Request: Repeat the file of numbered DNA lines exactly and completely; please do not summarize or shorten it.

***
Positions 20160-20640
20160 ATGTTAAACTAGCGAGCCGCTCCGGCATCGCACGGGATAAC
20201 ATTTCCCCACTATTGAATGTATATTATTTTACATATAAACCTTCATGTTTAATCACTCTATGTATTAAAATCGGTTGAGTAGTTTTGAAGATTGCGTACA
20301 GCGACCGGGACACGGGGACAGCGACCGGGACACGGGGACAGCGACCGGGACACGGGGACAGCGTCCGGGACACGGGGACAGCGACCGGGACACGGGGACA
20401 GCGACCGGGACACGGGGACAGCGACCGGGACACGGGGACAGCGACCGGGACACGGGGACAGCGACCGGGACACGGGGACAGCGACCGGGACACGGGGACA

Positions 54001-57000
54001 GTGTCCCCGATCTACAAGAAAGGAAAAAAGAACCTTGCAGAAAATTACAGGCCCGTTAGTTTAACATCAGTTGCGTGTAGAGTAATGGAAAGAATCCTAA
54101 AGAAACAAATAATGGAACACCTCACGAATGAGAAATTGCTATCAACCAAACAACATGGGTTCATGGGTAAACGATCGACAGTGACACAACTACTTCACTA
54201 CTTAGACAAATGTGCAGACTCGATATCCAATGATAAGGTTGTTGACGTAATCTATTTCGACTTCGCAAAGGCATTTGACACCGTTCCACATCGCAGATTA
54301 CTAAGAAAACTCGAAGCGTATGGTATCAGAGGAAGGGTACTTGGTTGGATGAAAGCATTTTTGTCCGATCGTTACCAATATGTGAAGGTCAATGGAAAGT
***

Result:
Positions 20160-20640
20160 ATGTTAAACTAGCGAGCCGCTCCGGCATCGCACGGGATAAC
20201 ATTTCCCCACTATTGAATGTATATTATTTTACATATAAACCTTCATGTTTAATCACTCTATGTATTAAAATCGGTTGAGTAGTTTTGAAGATTGCGTACA
20301 GCGACCGGGACACGGGGACAGCGACCGGGACACGGGGACAGCGACCGGGACACGGGGACAGCGTCCGGGACACGGGGACAGCGACCGGGACACGGGGACA
20401 GCGACCGGGACACGGGGACAGCGACCGGGACACGGGGACAGCGACCGGGACACGGGGACAGCGACCGGGACACGGGGACAGCGACCGGGACACGGGGACA

Positions 54001-57000
54001 GTGTCCCCGATCTACAAGAAAGGAAAAAAGAACCTTGCAGAAAATTACAGGCCCGTTAGTTTAACATCAGTTGCGTGTAGAGTAATGGAAAGAATCCTAA
54101 AGAAACAAATAATGGAACACCTCACGAATGAGAAATTGCTATCAACCAAACAACATGGGTTCATGGGTAAACGATCGACAGTGACACAACTACTTCACTA
54201 CTTAGACAAATGTGCAGACTCGATATCCAATGATAAGGTTGTTGACGTAATCTATTTCGACTTCGCAAAGGCATTTGACACCGTTCCACATCGCAGATTA
54301 CTAAGAAAACTCGAAGCGTATGGTATCAGAGGAAGGGTACTTGGTTGGATGAAAGCATTTTTGTCCGATCGTTACCAATATGTGAAGGTCAATGGAAAGT